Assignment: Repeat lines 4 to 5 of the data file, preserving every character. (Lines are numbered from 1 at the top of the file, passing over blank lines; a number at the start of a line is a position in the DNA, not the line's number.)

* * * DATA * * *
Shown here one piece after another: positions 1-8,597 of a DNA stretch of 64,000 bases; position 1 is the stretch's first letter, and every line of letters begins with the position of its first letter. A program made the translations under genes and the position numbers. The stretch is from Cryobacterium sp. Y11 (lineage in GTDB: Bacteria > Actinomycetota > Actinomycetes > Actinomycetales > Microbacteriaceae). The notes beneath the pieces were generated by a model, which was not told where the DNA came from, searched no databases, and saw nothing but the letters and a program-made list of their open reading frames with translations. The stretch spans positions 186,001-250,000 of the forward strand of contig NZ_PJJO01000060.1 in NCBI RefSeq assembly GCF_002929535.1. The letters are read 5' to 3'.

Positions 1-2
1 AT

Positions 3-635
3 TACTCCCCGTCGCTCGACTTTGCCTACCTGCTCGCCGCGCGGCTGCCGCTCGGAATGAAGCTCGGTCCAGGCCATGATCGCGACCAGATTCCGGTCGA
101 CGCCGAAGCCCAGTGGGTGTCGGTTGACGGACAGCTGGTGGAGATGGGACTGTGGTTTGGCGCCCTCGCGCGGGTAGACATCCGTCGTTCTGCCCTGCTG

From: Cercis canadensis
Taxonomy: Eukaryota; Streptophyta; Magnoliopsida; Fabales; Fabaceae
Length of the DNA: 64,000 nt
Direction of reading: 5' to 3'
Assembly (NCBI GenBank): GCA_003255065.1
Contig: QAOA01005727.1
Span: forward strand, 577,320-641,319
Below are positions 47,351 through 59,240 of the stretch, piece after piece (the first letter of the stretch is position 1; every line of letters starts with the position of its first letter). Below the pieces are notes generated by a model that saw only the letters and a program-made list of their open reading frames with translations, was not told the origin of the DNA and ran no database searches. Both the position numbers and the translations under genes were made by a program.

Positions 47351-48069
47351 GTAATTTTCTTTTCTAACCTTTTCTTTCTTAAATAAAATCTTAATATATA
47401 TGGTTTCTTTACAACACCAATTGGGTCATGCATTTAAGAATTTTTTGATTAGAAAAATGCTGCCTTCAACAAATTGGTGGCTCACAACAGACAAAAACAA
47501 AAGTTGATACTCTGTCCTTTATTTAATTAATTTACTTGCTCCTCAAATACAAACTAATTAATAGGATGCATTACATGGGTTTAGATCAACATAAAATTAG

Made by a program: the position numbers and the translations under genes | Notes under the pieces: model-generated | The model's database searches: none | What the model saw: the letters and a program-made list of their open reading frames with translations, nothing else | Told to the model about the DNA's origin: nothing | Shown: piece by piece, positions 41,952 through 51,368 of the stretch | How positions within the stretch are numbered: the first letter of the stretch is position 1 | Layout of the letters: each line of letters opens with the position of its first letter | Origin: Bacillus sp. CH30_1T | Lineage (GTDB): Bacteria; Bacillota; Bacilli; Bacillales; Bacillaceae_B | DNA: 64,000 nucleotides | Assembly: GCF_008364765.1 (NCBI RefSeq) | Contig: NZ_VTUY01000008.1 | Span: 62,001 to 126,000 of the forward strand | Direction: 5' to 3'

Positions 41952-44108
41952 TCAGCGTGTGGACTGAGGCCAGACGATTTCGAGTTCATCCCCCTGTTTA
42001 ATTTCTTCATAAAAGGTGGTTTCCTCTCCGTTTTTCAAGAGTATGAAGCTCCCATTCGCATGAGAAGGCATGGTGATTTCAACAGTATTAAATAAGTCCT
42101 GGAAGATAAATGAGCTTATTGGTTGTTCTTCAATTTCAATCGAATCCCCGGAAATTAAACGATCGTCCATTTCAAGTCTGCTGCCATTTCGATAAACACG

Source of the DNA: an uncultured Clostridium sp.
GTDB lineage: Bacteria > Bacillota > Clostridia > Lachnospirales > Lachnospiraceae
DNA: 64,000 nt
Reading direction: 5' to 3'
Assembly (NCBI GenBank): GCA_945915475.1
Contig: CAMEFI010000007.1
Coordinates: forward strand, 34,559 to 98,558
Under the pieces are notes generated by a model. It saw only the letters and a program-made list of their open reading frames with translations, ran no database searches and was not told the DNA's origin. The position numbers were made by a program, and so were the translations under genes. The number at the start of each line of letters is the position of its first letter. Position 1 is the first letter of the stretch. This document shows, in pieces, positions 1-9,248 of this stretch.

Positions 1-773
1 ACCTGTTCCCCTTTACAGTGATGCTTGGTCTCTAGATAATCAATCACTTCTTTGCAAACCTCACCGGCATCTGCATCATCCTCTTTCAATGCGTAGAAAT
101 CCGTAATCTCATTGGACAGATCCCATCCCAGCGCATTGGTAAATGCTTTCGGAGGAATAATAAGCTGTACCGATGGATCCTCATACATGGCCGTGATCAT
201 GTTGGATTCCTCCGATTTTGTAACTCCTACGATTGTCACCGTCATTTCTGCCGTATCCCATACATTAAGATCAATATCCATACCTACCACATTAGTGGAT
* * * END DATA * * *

Positions 3-635
3 TACTCCCCGTCGCTCGACTTTGCCTACCTGCTCGCCGCGCGGCTGCCGCTCGGAATGAAGCTCGGTCCAGGCCATGATCGCGACCAGATTCCGGTCGA